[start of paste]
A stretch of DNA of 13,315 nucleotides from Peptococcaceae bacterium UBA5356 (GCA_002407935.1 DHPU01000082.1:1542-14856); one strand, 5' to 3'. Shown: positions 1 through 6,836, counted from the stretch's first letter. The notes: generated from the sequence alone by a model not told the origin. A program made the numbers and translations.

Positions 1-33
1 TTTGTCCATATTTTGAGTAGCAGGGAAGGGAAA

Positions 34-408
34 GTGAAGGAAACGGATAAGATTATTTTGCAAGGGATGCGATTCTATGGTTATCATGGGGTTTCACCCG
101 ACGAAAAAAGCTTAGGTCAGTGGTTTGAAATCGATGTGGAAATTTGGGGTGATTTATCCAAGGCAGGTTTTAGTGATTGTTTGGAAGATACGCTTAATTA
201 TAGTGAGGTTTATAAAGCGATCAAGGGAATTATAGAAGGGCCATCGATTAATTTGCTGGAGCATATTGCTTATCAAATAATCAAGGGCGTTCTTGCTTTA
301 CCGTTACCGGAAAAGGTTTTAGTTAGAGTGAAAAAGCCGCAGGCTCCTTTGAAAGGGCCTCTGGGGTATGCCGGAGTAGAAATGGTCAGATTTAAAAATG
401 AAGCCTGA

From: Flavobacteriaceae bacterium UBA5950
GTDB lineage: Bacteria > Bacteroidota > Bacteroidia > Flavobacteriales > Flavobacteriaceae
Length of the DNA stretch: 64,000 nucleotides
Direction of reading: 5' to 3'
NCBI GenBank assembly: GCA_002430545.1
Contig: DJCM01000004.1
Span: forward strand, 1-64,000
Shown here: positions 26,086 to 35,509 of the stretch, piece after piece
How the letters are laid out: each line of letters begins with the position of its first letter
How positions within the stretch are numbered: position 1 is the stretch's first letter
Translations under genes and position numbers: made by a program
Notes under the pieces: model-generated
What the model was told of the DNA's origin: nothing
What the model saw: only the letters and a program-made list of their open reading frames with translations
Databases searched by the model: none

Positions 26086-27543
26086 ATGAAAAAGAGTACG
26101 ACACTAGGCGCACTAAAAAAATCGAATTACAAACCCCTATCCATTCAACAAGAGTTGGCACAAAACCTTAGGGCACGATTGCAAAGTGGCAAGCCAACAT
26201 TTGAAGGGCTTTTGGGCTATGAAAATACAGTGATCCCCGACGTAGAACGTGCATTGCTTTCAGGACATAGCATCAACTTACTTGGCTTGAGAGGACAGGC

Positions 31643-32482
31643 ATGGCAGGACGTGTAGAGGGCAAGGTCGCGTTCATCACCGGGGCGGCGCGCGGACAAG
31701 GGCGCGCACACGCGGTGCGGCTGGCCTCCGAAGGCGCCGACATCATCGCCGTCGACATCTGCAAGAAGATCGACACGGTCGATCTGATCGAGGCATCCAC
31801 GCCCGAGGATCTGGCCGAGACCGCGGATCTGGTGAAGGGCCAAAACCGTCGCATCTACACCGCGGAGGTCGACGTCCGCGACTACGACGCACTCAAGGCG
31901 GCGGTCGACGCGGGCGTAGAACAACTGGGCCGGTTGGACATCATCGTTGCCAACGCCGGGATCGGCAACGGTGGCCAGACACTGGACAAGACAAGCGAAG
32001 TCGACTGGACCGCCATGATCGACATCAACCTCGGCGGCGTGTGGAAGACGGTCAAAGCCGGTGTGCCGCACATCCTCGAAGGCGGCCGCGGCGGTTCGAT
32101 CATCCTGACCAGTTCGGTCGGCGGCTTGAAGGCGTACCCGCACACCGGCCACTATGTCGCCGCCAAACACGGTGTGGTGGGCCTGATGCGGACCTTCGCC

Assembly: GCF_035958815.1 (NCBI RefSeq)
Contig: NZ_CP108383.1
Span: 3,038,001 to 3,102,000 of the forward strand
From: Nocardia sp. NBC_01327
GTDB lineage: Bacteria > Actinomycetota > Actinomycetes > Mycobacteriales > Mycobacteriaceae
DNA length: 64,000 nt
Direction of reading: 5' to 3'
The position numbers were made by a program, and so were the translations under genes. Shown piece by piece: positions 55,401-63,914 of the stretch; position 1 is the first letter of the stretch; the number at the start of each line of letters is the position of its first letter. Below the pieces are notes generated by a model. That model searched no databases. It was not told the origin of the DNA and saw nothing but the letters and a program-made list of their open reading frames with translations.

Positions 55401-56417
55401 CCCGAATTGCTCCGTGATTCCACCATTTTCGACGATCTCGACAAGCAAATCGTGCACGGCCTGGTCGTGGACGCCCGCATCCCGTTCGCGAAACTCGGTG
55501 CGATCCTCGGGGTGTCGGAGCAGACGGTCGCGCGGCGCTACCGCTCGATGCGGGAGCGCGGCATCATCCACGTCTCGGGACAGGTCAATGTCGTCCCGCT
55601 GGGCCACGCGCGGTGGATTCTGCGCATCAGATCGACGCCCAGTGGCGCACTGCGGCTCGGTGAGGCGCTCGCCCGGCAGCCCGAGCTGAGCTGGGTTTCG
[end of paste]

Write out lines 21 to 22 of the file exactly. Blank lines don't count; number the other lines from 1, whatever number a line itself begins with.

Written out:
Notes under the pieces: model-generated
What the model was told of the DNA's origin: nothing